CAPE TOWN (Reuters) - South African business leaders on Wednesday urged President Cyril Ramaphosa to push through reforms faster to boost the economy and curb investment outflows, as executives and policymakers gathered for a continental economic summit.
Frustration is building in Africa’s most industrialized economy. Ramaphosa has promised sweeping reforms, but growth remains below 1% a year and investors dumped 63 billion rand ($4.1 billion) of its assets this year.
Ramaphosa and his senior ministers are hoping to use the World Economic Forum’s Africa summit starting on Wednesday in Cape Town to change investor attitudes to South Africa.
“We have to get the pace of delivery in a different mode,” Absa Chairwoman Wendy Lucas-Bull said on the sidelines of the WEF summit. She urged government to stabilize the country’s fiscal position more quickly and fire officials who had been implicated in serious wrongdoing.
“If individuals have been caught with their hands in the till they have to go,” she said.
South Africa was in a perilous position after this year’s investor outflows, which compare to inflows of around 20 billion rand in the same period last year, said Aarti Takoordeen, the Johannesburg Stock Exchange’s chief financial officer.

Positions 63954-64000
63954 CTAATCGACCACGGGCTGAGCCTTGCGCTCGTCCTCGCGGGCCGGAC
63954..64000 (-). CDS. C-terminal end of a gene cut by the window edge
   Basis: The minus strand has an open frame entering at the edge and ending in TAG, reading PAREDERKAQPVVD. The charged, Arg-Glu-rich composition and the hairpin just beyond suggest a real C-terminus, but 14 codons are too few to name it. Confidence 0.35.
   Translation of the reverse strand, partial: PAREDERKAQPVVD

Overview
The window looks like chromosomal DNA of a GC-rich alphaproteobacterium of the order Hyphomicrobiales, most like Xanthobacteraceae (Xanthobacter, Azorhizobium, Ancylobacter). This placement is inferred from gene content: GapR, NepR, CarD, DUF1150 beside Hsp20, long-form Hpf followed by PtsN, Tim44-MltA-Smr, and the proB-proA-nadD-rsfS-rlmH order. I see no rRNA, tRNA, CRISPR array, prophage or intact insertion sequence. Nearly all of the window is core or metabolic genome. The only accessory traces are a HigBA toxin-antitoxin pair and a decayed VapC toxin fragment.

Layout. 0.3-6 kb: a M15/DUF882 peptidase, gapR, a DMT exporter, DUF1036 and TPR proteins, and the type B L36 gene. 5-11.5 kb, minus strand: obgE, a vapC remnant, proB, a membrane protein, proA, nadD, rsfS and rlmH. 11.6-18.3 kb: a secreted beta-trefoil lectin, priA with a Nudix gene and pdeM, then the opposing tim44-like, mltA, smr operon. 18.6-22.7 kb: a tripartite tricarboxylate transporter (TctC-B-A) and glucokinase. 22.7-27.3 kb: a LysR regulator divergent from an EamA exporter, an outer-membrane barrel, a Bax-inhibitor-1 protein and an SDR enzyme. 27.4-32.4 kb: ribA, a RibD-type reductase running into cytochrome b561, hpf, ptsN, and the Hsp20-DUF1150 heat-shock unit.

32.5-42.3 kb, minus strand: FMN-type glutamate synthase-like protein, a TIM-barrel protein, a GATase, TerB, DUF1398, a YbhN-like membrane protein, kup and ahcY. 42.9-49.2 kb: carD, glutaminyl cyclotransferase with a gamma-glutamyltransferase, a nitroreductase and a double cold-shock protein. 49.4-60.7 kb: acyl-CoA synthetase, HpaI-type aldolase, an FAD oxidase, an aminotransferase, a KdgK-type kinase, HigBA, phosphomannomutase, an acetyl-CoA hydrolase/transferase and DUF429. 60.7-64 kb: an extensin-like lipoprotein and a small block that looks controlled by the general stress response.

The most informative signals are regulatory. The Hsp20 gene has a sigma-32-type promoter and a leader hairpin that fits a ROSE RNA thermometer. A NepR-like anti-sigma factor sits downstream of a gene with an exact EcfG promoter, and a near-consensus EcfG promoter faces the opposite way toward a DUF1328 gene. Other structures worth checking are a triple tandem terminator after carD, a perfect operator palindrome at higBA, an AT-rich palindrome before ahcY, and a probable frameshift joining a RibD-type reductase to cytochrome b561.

“Investment follows the narrative, and where the narrative is sound and predictable, investment will flow naturally,” Takoordeen said, adding that South Africa was competing against other emerging markets for the same investment flows.
“Any investor wants to see action,” she said.
Central bank governor Lesetja Kganyago said separately that South Africa needs to remain focused on structural reforms to lift potential growth and reduce unemployment.
Unemployment surged to its highest in a decade in July.
“We should remain focused on structural reforms to lift potential growth rates so you can bring down structural unemployment,” Kganyago told Reuters.
“I keep on saying this to my fellow countrymen, you can’t beat an economy that is not growing, and beat it up and expect it to create jobs, it can’t happen. Jobs are an outcome of growth,” he said.
Ramaphosa said earlier that stimulating growth and restoring the credibility of state institutions was an arduous task, given the country’s apartheid past and problems inherited from his predecessor, Jacob Zuma.
“Implementation is my second name, and I want to see implementation all around,” Ramaphosa said. “There is a great deal of impatience in our country, we understand that.”
Ramaphosa, who is on a drive to attract $100 billion of new investment, said he was focused on moving the country into the top 50 on the World Bank’s ranking for ease of doing business.
Reporting by Alexander Winning and Wendell Roelf; Editing by Larry King and John Stonestreet